The overall shape of the tabernacle of Moses followed traditional structures of the time. It consisted of an outer court, approximately seventy-five feet wide by one hundred and fifty feet long, with a fifteen-foot by forty-five-foot structure in the back (Exodus 27:9–19). The court walls consisted of linen curtains attached by bronze hooks to a series of pillars. The pillars were supported on the bottom by bronze sockets and possibly held in place with rope that attached to bronze rings. The gate, always facing east, was about thirty feet of blue, purple, and scarlet woven into a curtain of linen. The altar of burnt offering and the bronze laver that the priests purified themselves in sat in the courtyard.

The actual tabernacle of Moses sat in the back of the courtyard (Exodus 26). The sides and back were made of gold-covered acacia boards, about twenty-eight inches wide and fifteen feet high. Each board had two tenons, projections, which fit into silver sockets. Gold rings held five bars that ran the length of the boards, holding them tight. The east side was comprised of five pillars covered with a screen similar to that for the courtyard.

The tent was divided into two rooms: the Holy Place, where the table of showbread, the golden lampstand, and the altar of incense sat; and the Holy of Holies, where the Ark of the Covenant was placed. The rooms were separated by a veil, similar to the entry screen, embroidered with cherubim and hung from four gold-covered acacia posts by gold clasps.

The exact shape of the tabernacle of Moses is unclear. It may have been a room with a slant-sided cover, somewhat like a rain fly. We do know it was covered in layers: fine linen, a fabric made of goat’s hair, a covering of rams’ skins, and a final layer of an undetermined, waterproof hide. The linen covered the entire tent, the panels connected by latching loops into gold clasps. The curtain of goat’s hair was connected with bronze clasps and hung over the sides and back of the structure.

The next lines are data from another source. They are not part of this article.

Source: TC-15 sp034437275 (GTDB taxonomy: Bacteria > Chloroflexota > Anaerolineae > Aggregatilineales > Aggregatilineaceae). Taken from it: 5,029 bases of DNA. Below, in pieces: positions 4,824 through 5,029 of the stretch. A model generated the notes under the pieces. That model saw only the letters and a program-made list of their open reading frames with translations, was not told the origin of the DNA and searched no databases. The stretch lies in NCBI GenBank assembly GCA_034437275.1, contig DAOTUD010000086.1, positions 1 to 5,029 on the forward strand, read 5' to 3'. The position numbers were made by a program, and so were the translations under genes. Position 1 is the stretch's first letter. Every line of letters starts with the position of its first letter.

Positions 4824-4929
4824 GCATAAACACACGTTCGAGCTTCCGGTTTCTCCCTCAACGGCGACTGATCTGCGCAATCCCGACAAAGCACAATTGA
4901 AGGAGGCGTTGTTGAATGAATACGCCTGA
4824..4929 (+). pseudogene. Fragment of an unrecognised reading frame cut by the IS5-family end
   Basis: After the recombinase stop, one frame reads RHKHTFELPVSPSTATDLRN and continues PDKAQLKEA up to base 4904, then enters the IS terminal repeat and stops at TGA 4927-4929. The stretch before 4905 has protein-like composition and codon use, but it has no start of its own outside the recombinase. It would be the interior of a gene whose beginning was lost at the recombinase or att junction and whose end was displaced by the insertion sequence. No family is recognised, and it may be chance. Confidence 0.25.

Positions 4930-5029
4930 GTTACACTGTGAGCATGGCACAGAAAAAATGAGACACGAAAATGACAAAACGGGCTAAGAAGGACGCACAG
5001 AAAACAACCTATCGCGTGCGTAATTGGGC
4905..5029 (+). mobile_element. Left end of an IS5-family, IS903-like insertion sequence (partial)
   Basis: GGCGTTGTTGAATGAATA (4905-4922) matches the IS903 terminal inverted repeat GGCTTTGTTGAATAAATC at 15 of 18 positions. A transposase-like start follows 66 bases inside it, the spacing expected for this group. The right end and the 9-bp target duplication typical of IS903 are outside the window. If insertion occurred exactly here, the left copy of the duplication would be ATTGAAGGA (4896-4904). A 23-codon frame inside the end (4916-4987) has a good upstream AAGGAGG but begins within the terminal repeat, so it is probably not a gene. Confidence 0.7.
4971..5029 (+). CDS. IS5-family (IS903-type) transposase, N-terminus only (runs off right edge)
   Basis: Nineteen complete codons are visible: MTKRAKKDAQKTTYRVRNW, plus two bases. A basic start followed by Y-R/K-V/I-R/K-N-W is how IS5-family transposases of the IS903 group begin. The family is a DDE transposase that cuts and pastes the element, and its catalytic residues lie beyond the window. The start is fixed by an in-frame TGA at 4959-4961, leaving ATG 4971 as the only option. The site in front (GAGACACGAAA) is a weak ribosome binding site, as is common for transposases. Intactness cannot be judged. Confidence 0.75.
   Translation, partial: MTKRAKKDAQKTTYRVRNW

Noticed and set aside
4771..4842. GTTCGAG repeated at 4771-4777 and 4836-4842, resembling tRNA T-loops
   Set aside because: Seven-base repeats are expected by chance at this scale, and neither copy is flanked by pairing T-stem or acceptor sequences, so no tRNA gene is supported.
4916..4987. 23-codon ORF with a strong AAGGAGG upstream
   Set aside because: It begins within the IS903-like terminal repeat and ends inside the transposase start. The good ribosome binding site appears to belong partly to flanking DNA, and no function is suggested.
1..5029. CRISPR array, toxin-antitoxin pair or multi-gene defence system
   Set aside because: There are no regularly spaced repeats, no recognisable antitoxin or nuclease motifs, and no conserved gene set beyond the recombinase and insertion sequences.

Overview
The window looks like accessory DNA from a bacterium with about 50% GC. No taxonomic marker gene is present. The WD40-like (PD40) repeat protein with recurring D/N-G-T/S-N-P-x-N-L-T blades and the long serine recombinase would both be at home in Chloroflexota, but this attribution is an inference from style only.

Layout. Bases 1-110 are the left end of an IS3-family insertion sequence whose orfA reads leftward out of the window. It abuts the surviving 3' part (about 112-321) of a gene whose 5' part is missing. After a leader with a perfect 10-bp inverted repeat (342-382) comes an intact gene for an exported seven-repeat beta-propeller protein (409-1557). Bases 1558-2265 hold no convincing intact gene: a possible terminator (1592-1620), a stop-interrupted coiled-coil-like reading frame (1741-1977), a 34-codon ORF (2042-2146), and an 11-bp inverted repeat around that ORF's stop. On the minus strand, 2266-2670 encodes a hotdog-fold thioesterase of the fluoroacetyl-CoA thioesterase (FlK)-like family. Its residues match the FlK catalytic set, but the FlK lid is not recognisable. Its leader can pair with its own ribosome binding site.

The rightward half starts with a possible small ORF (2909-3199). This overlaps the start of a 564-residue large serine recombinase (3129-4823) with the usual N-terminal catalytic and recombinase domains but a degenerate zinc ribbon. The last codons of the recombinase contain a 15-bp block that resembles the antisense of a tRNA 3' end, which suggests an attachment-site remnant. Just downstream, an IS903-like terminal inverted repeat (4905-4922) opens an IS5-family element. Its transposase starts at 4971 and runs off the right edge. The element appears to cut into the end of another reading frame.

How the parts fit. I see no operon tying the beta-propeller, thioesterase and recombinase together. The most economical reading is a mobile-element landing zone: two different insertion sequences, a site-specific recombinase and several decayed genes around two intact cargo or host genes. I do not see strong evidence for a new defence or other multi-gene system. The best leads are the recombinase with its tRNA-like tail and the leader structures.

Although the tabernacle was heavy and had many parts, it was surprisingly portable. Priests carried the Ark and the altars on their shoulders, but the rest fit in ox-drawn carts.

The purpose of the tabernacle of Moses was to provide a place where the people could properly worship God. Priests sacrificed animals on the altar in the outer court. The bread of the presence, the continually burning lampstand, and the offering of incense were all in the Holy Place. And once a year, the high priest would enter the Holy of Holies as part of the ceremony of the Day of Atonement (Leviticus 16). At no other time was anyone to enter the Holy of Holies, as the presence of God dwelt with the Ark of the Covenant. When Jesus was crucified, the veil between the Holy Place and the Holy of Holies in the temple ripped from top to bottom (Matthew 27:51). Just as He fulfilled for all time the sacrificial requirements, He ushered us into the presence of God.

Recommended Resource: Bible Answers for Almost all Your Questions by Elmer Towns

Lecture 8

Book of Leviticus

Information:
Quotations mainly and extensively from https://www.gotquestions.org/

Key Verses:

Leviticus 1:4, “He is to lay his hand on the head of the burnt offering, and it will be accepted on his behalf to make atonement for him.”

Leviticus 17:11, “For the life of a creature is in the blood, and I have given it to you to make atonement for yourselves on the altar; it is the blood that makes atonement for one’s life.”

Leviticus 19:18, “‘Do not seek revenge or bear a grudge against one of your people, but love your neighbor as yourself. I am the LORD.”

A Survey of the Old Testament Instructor’s Manual

Overview: Leviticus

Leviticus: A Quick Overview | Whiteboard Bible Study

A Survey of the Old Testament Instructor’s Manual

The name, Leviticus, is the Latin form of the Greek name of the book which means “about Levites” or “that which pertains to the Levites”. The Levites were the tribe from whom the priests were drawn and were involved with worship. This title is applicable because the book is about worship and fit-ness for worship. The Hebrew name is “wayyiqra”, taken from the first Hebrew word of the book, “And He (the LORD) called”. This title rightly highlights God’s authority and initiative in issuing rules for acceptable worship.

Please be sure to be able to explain the following clearly

1 -Holiness

2 – Sin and Sacrifice

  • Sacrifice and Atonement
  • Sacrifice and the Meaning of Blood
  • Strange fire – a tragic lesson

Book of Leviticus


Author: Moses was the author of the Book of Leviticus.

Date of Writing: The Book of Leviticus was written between 1440 and 1400 B.C.